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Mail doubles impact of green policies on bills, again

  • 20 Feb 2012, 17:00
  • Robin Webster

The Daily Mail have again confused their readers over the amount of an energy bill that is due to social and environmental costs, or 'green taxes'. (We've  been here before.)

On Saturday a  large-ish article appeared in the paper titled:

Official: Green taxes add 15% to your bills: at last, admission of why families are paying so much for energy

From the headline, you might guess that the government has just released some new analysis which finally vindicates the somewhat  misleading reporting the paper has produced on the issue. This isn't the case. In fact the article refers to figures  released by DECC last November, which the Mail devoted a  front-page to at the time.

So what's changed? Apparently nothing.

Electricity prices and energy bills are not the same thing

If correct, the eye catching headline would back up the Mail's earlier assertion that "15-20%" of an energy bill is made up of green taxes.

But the headline is wrong, as the first sentence of the article reveals:

Electricity prices are 15 per cent more expensive than they should be because of green policies, Whitehall officials have admitted.

The Mail has yet again mixed up electricity prices with energy bills.

Here's why this is the wrong thing to do: Most households use both gas and electricity, so the average energy bill is determined by the price of both.

The average household spends more on gas than electricity, and green policies add less to gas prices than to electricity prices - about 5%, according to the figures the Mail is quoting.

Hence, a 15% rise in the price of electricity doesn't mean a 15% rise in the overall bill.

Screen Shot 2012-02-20 At 16.34.04

Figure 1: Proportion of the average energy bill accounted for by electricity and gas. Source: DECC projections, November 2011

The Mail should have got this right, because the DECC figures it quotes make the point quite clearly. The DECC report states, in the first point of the summary, that

The costs of energy and climate change policies are estimated to make up around 7% of the average household energy bill - not accounting for the energy they help people save.

Confusing energy bills with electricity prices is a basic error, and one that we know the Mail are aware of, because we've written to the editorial staff about it before.

Once again, the effect of the mistake is to double the amount that 'green policies' allegedly add to a bill.

Future bills

The article also makes predictions about the future, and contrary to the DECC analysis assumes that energy consumption will not fall at all in the future.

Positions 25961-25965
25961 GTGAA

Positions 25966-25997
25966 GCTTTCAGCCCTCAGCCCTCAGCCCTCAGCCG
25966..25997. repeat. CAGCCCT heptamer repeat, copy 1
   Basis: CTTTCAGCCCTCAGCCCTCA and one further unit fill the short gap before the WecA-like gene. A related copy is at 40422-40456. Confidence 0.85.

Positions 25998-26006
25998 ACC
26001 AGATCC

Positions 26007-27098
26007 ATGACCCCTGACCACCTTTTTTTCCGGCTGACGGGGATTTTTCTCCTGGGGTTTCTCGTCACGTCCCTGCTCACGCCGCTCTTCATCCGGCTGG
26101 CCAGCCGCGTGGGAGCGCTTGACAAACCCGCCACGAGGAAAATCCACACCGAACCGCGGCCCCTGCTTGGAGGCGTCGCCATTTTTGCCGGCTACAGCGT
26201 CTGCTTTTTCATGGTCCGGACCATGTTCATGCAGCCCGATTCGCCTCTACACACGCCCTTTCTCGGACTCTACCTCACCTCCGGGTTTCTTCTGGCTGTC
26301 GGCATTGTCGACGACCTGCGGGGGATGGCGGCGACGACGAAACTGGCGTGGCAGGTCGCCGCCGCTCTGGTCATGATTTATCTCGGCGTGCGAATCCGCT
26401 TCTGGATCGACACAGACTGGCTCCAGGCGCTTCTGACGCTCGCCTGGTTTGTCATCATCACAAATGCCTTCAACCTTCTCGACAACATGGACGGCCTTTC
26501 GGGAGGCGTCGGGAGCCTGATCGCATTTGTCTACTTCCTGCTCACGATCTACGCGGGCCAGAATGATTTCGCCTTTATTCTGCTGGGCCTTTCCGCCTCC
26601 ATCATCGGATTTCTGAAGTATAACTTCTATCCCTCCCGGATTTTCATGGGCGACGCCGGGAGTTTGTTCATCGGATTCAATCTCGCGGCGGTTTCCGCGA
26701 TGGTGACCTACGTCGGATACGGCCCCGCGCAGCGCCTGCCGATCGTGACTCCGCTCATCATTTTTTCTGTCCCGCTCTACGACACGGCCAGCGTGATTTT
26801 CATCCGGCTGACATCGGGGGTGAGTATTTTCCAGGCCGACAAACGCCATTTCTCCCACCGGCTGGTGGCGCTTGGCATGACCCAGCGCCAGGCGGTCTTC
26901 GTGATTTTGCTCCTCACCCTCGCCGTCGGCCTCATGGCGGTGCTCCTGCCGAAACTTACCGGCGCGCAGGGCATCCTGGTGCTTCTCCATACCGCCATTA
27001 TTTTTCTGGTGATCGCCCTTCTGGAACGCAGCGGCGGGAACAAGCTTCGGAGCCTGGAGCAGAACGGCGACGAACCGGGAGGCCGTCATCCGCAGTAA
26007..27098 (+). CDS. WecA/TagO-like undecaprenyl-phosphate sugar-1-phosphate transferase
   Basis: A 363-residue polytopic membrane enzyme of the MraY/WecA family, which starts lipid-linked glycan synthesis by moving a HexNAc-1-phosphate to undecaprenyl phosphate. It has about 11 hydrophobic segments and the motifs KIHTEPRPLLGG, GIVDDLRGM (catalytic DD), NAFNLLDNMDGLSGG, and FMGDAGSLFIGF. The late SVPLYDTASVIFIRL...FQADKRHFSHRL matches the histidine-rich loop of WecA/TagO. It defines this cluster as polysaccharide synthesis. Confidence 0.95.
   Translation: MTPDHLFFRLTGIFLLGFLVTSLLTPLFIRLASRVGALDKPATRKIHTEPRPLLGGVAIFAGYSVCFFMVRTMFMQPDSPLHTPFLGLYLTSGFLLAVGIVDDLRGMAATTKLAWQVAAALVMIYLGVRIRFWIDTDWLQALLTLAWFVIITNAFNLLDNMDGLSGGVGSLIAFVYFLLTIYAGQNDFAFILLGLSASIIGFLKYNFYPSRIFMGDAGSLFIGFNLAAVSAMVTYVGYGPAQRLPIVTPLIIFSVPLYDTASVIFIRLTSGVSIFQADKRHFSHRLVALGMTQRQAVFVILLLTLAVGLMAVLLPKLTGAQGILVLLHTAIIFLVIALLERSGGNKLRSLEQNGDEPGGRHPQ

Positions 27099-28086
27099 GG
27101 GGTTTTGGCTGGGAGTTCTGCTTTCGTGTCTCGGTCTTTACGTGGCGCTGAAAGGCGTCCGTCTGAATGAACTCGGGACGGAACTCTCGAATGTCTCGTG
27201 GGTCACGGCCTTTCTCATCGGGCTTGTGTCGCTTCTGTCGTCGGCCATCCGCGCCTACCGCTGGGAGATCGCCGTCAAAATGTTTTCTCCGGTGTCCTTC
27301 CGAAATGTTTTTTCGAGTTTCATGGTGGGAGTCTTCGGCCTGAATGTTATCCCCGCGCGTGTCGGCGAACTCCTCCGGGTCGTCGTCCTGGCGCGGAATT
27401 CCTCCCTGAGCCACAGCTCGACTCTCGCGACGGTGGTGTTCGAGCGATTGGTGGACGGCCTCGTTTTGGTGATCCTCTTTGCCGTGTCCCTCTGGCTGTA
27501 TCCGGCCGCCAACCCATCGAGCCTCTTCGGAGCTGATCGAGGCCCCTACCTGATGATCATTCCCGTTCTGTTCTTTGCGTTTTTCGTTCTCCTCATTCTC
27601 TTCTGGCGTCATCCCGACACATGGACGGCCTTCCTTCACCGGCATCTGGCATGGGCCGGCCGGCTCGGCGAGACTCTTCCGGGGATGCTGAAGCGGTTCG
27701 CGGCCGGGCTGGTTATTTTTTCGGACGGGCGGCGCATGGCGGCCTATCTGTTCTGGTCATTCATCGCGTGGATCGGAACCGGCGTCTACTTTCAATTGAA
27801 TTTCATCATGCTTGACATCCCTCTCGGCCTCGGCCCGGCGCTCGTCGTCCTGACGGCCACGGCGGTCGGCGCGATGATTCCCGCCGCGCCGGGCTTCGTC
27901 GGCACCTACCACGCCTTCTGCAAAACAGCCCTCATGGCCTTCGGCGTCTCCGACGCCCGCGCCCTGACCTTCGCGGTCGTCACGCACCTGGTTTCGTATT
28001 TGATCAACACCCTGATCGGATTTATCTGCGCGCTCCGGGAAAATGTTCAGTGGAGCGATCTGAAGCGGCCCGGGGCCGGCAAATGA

The Mail suggest that "£200 could be added to the average energy bill by 2020", a statement that appears to come from assuming energy usage will be exactly the same in 2020 as it is now, and comparing bills with and without green policies on that basis.

Here they are on safer ground, because there are plenty of others who agree the government's predictions about energy efficiency are over-optimistic.

This projection is based on government figures, but assumes the government's energy efficiency plans will have no effect to reduce energy use. Fair enough - it seems like an open question whether the 'Green Deal' will effectively cut energy use over the coming decade.

But weirdly, the Mail appear to have missed a trick - DECC's analysis actually suggests a theoretical rise of £280 to the average energy bill as a result of green policies by 2020, if energy efficiency measures are ignored - as the Mail has itself pointed out in previous coverage.

DECC has defended their assumption that policies will cause energy use to fall,  arguing in a blog that even householders that don't take up an insulation measures and are not eligible for a 'Warm Homes discount rebate' will see a rise in their bill of only £44 by 2020.

But again, these predictions are based on accepting that government policies (like a universal roll-out of Smart Meters, or a fall in wholesale electricity costs as a result of more power coming from renewables) will have a substantive effect, which remains to be seen.

That aside, the article headline, and the claim that green energy measures are currently adding 15% to householder's bills, is, to use the phrase of the PCC editor's code "inaccurate, misleading or distorted information" - words with which we are becoming increasingly familiar.

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